Still another embodiment of the OSA provides for stretched retention intervals as learning improves. The algorithm automatically increases the reappearance interval as learning of particular items or types improves. In other words, for a particular item, the reappearance interval is lengthened as the response time decreases (for correct answers). This may be accomplished by the lowering the reappearance priority score for an item as response time decreases. This stretching of the retention interval exploits two known characteristics of human memory to improve long-term retention. As an item becomes better learned, its memory representation is strengthened. As this occurs, the interval at which the item must be tested to produce the maximum increment in learning lengthens. The OSA in this embodiment appropriately, gradually and automatically lengthens the retention interval based on accuracy and speed data that indicate the strength of current learning. The particular values for these increases as learning improves are parameter adjustable for different material and even different learners. The system is also self-correcting. If the retention interval in a certain instance is stretched too far so that the learning of that item has decayed, the subject will give an incorrect or slow answer. These new data will in turn help ensure that the item reappears sooner, i.e., the retention interval will be shortened depending on the subject's performance. Thus, in this embodiment, the reappearance of individual items may be tuned to the subject's learning of them, whether or not that learning is monotonically improving.
In another embodiment, the ALS uses a learning criterion for problem retirement. The ALS retires questions from the problem set after a predetermined learning criterion is met. The learning criterion is based on response speed, accuracy, and the number of successful trials. For example, a problem may be retired after it has been answered correctly on its last three presentations in under “n” seconds. This feature gives an objective measure of what has been learned. Learning to an appropriate criterion also improves long term retention of the subject matter. Further, problem retirement allows the learner to focus on the questions where improvement is needed. Features of the learning criterion may be parameter adjustable. The feature of a sequence of correct trials meeting a response time criterion helps ensures that learning and some degree of automaticity have occurred. For different kinds of material, different numbers of consecutive correct trials may be required for the learning criterion, depending on the degree of automaticity desired in the learner.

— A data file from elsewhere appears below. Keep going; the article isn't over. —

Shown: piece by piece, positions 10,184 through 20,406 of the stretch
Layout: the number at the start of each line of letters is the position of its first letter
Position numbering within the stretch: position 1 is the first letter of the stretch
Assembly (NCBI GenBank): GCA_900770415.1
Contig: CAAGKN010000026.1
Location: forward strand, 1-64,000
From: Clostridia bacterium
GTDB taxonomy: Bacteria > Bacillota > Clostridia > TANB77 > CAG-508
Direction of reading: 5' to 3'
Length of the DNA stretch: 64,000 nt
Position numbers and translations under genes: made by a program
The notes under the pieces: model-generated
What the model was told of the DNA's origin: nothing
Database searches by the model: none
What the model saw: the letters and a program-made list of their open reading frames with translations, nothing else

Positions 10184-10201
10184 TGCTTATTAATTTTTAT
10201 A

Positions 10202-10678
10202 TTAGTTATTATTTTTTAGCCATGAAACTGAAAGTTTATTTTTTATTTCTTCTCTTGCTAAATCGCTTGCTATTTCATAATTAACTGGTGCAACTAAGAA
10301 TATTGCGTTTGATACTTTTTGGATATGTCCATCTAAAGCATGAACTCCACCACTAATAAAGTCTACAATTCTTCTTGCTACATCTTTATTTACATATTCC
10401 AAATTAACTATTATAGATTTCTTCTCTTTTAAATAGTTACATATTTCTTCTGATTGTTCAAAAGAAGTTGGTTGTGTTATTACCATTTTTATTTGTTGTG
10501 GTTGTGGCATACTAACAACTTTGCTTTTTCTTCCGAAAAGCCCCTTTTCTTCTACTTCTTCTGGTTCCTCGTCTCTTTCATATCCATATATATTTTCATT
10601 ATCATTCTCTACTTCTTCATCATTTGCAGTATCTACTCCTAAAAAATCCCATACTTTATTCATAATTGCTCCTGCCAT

In yet another embodiment, the ALS provides a “scaffolding” function where each question in a question set may be assigned an initial priority score. This feature may be useful where it is desired to initially present questions in order of increasing difficulty or where it is desirable to have a student learn certain subject matter early in the course of questions.